by Michelle Bateman
06 April 2018
It’s easy to spot the beauty writer on a magazine, newspaper supplement or website: they’ll be the one on a first-name basis with the mailroom guys, thanks to daily (sometimes hourly) deliveries from companies like Clinique, Dior and Lancôme. As you stroll by their (very fragrant) desks piled high with said deliveries, it can be tempting to think you might like to turn your hand to this beauty writing lark.
But do you really have what it takes? From the outside, it all looks like perfume and parties – and yes, there are an awful lot of both – but being a beauty writer is about more than perfecting Kardashian-level facial contouring. Here are a few other skills you’ll need to have up your sleeve.
Do you know what telomeres are and why they’re worth saving? The various merits of encapsulated versus lipid delivery systems? Or why you’d want to “promote optimum stimulation of hyaluronic acid synthesis”?*
That last one is a direct quote from a beauty press release, by the way, and the language is not unusual for this industry. You won’t be expected to know this stuff when you’re starting out, but you will need an interest in understanding how the skin works. Beauty writers and editors are exposed to a fair amount of biology and have the chance to interview leading R&D scientists; I’ve even visited a few laboratories in my time.
It’s our job to decode what it all means and interpret it in a way that’s interesting and useful for our audience. When this is done poorly, or when (horror!) a journo simply copy-pastes from the press release, readers understandably roll their eyes and think it’s all a bit hocus-pocus, when good science is actually behind a lot of the products.
Fortunately I became a beauty ed PYT (pre-YouTube), a time when it was acceptable for us to interview makeup artists, rather than actually being one.
These days, however, a beauty writer or editor is expected to have some of the same skills as beauty vloggers, including the ability to demonstrate their makeup or hairstyling know-how on camera. As with many other industries, video has encroached on beauty journalism and it’s now no longer enough to simply write about the topic. Even print publications have websites and the beauty editor is often front-and-centre in their videos.
No matter how grandiose the claims made in a presentation or media kit, a beauty writer needs to know how far they’re allowed to take it in an article. And this isn’t just common sense – it’s the law. The TGA (Therapeutic Goods Administration) has firm rules about the kind of claims that can be made relating to cosmetic products, even when it’s included in editorial. A product might “diminish the look of lines”, but it certainly can’t “erase wrinkles”. It’s a subtle but significant difference and getting it wrong can mean falling foul of the TGA, which can see a publication slapped with a fine and forced to print a large retraction. Needless to say, making this mistake won’t win you any favours with editors, publishers and colleagues.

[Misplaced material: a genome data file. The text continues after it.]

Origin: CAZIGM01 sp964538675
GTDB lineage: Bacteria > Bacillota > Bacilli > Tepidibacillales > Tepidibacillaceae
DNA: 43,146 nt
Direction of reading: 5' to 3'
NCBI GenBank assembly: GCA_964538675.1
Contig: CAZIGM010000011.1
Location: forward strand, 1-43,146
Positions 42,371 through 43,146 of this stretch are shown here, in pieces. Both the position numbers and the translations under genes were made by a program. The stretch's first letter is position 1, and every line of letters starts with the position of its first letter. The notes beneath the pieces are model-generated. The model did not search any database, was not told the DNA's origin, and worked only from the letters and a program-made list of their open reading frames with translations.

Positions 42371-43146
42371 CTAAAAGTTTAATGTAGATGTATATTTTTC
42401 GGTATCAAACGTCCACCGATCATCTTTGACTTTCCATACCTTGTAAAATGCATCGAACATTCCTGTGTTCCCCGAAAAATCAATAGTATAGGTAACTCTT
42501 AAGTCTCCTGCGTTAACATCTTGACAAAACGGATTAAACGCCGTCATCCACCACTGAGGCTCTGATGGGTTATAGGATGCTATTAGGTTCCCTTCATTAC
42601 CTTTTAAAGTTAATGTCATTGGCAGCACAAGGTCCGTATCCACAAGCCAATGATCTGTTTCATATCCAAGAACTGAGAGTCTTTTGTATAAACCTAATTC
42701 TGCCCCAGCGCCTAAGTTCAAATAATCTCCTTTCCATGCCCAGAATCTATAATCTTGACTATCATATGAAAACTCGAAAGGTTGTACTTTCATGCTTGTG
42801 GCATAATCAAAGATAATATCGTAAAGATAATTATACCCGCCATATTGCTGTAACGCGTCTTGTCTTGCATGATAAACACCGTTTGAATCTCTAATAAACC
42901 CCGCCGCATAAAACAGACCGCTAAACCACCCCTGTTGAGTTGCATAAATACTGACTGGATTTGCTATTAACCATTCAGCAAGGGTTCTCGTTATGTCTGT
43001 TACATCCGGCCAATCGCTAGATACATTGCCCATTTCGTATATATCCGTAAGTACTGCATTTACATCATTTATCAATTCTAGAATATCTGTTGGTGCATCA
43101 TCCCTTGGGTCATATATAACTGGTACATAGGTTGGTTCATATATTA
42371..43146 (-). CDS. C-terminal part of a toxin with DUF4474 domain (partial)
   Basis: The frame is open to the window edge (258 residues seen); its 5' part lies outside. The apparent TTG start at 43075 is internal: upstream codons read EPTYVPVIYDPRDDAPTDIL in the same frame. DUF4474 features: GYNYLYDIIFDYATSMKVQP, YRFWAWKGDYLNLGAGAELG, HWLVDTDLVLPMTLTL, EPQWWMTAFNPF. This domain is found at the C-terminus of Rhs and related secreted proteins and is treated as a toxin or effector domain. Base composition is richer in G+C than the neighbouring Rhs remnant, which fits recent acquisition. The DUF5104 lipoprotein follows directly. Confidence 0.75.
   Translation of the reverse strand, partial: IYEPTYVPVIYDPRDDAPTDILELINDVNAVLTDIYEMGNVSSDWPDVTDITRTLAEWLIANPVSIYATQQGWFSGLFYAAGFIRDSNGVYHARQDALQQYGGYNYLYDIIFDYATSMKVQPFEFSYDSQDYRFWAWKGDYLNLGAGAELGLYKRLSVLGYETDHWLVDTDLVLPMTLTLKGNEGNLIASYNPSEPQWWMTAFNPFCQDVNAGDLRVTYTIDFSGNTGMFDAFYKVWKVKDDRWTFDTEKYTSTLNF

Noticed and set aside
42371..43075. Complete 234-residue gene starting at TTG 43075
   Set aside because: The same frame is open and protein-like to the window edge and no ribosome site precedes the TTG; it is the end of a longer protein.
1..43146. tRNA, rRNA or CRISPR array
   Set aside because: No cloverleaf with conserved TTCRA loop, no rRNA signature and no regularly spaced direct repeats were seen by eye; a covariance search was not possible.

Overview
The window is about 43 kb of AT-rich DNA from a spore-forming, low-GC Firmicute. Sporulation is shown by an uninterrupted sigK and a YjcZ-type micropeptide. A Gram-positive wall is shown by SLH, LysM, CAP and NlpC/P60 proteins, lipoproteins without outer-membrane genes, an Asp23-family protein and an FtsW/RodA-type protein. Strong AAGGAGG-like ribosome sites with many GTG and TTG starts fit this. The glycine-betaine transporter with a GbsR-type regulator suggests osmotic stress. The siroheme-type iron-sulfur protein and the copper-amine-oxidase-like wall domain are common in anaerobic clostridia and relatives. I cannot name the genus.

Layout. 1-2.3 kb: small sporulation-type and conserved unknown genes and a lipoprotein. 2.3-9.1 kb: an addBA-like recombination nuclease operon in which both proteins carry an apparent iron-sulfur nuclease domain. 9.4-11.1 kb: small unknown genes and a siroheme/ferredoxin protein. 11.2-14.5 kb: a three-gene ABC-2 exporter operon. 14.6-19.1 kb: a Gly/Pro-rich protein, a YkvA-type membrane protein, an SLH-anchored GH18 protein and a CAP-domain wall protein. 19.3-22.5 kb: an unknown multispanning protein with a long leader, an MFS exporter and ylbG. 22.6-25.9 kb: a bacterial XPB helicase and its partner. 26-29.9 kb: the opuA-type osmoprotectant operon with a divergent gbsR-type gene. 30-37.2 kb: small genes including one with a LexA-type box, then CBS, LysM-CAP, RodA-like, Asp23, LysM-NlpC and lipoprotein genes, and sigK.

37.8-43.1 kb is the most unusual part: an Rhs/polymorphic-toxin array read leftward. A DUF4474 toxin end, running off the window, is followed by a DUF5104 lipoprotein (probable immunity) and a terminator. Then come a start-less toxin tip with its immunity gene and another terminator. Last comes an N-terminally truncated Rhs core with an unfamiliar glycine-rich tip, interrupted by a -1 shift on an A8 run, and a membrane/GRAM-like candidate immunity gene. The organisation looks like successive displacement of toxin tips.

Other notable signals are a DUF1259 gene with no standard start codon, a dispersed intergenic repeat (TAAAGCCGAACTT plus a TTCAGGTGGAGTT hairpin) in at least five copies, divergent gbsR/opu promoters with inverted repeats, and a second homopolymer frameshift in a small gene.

As in many other corners of journalism, beauty writers and editors tend to have a close relationship with the brands and PRs that they regularly work with. The difference is that in beauty, this isn’t just about scoring an exclusive interview or the scoop on a hot new launch. For many years, beauty brands have been among the biggest advertisers in traditional media, so there’s a commercial aspect to these relationships, too. Savvy beauty editors are brand champions for their publications, ensuring that the right message is always delivered to the key decision makers. At the same time, no one wants editorial to sound like a sales pitch, so you’ll need a knack for the extracting information that’s most meaningful to your audience.
So if you can marry science with sales and lipstick with law, a career as a beauty writer or editor could be for you. Not surprisingly, it can be a competitive field to break into and most start out as interns before working their way up through the ranks. But those of us who love it couldn’t imagine a better job.
*For the record: telomeres are the tips at the end of each strand of DNA; they naturally fray as we age, stopping cells from reproducing properly and leading to signs of ageing. Delivery systems help the active ingredients in skincare to penetrate the skin to get to where they can do the most work. Lipid delivery is thought to better penetrate a skin cell’s membrane, while encapsulated delivery gives a slower and more sustained release of an ingredient. And hyaluronic acid makes skin look hydrated and plumped-up so really, who wouldn’t want to stimulate more of that?
Have you cracked the beauty writing market? Or is it something you’d love to do?